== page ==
The Laguna Madre of Tamaulipas is one of the most important wetland for the distribution of waterfowl in Mexico. It hosts 15% of the total ducks and geese that arrive to Mexico each winter, including 36% of the continental population of Redheads, that in conjunction with the Laguna Madre of Texas, they host around 80% of the population of this specie. Redheads depend on the availability of seagrasses in the Laguna Madre, specifically of Shoalgrass (Halodule wrightii), its primary source of food during the winter. Other species, such as the Northern Pintail and the American Wigeon also benefit greatly from these seagrasses. However, the status of seagrass communities in the Laguna Madre of Tamaulipas is currently unknown, giving place to several questions about their current distribution, specie composition, salinity conditions, water quality, turbidity, temperature, and the biomass available for waterfowl. These are parameters that could potentially have big changes due to all the anthropogenic impacts that have occurred in this area.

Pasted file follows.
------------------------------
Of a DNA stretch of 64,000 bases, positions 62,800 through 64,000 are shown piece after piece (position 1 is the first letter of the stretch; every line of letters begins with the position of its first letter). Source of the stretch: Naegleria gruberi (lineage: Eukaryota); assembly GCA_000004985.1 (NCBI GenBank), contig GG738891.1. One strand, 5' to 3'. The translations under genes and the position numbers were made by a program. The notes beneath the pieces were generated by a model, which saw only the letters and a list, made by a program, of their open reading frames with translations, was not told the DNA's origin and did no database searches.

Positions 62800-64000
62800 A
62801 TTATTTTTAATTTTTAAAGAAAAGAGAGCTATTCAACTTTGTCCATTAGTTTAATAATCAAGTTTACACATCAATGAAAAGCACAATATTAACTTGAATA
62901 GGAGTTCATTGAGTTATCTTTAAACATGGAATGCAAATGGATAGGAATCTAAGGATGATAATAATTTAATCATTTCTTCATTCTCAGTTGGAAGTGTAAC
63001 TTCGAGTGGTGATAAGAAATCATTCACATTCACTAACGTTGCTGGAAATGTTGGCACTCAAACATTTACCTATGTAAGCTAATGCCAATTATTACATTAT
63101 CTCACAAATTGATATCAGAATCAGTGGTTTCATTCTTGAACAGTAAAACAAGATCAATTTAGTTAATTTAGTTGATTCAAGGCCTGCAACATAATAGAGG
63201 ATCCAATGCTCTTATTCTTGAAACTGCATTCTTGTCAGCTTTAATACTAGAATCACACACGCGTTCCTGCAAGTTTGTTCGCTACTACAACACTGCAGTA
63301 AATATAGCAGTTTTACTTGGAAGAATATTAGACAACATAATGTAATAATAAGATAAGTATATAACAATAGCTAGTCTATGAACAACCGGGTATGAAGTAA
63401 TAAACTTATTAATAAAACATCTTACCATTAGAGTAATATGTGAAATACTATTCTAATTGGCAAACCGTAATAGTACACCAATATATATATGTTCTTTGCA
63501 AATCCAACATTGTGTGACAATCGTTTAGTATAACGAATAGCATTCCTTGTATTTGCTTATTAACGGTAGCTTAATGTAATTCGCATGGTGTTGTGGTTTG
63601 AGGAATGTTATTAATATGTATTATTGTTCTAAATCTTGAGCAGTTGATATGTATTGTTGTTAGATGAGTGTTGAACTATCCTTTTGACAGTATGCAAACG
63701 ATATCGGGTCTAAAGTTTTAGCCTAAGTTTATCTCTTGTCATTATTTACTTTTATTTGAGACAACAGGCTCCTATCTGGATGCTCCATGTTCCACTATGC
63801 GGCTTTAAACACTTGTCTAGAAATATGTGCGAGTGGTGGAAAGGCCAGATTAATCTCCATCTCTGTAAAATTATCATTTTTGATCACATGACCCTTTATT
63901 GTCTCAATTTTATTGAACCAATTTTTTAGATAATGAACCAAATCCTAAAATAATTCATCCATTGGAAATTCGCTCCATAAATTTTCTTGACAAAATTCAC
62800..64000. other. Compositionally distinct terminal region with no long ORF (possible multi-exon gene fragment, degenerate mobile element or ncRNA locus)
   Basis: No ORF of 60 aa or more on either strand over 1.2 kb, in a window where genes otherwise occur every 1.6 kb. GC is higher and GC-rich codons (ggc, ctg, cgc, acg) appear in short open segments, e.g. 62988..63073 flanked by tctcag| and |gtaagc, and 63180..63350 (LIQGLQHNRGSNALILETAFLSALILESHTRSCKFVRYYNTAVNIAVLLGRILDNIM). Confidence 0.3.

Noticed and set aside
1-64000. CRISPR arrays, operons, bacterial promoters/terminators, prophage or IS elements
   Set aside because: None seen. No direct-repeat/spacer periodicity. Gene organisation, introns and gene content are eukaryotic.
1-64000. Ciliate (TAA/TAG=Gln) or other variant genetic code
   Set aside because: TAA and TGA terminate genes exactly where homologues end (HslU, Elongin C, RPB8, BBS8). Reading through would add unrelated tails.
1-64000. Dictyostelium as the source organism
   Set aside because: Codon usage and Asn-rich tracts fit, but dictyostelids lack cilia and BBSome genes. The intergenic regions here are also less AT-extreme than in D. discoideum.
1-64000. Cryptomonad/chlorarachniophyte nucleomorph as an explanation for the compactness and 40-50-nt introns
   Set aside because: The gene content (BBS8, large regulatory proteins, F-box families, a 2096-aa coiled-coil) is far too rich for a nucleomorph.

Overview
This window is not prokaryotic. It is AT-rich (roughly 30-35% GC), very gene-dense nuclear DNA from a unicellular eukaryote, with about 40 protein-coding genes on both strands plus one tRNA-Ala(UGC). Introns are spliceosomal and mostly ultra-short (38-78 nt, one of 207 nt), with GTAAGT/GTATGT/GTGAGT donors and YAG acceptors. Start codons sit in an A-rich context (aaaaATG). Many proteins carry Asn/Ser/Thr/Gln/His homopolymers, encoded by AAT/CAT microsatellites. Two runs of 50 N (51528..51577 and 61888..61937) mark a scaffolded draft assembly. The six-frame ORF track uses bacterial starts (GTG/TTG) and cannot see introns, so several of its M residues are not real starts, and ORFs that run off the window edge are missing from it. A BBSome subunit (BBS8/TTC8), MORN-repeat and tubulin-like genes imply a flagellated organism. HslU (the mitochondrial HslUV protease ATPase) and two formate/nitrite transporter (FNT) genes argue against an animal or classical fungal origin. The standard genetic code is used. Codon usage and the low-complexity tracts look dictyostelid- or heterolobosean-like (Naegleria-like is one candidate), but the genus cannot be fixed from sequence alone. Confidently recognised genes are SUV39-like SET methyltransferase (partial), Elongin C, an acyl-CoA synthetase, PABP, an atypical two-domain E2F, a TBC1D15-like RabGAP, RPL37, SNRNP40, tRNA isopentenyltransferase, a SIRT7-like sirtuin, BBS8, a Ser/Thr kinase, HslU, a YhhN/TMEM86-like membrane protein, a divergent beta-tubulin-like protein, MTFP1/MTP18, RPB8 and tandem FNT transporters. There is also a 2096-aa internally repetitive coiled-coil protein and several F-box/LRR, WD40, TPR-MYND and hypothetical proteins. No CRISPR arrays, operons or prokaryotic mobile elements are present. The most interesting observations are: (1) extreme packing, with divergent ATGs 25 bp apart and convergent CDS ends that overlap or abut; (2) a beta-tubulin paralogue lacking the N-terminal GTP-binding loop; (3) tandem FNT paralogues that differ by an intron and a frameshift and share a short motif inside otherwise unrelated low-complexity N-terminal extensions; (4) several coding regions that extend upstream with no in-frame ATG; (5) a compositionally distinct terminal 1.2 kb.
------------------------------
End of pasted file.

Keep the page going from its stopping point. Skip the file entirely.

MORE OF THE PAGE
In 1975, a biomass of 413.7 g/m2 was registered for the Laguna Madre of Tamaulipas, while in 1994, DUMAC and the Autonomous University of Tamaulipas (UAT) determined a biomass of 154.4 g/m2, which represents a 63% decrease within a period of 19 years. Today, 23 years later, we will seek to update this information through the development of a Seagrass Monitoring Project in collaboration and coordination with researchers of the Institute of Applied Ecology of the UAT.
This new collaborative relation between the Institute of Applied Ecology and DUMAC will strengthen the development of research projects that will allow the generation of basic information to support the implementation of strategies for the restoration and conservation of the Laguna Madre of Tamaulipas for the benefit of waterfowl population and its habitat.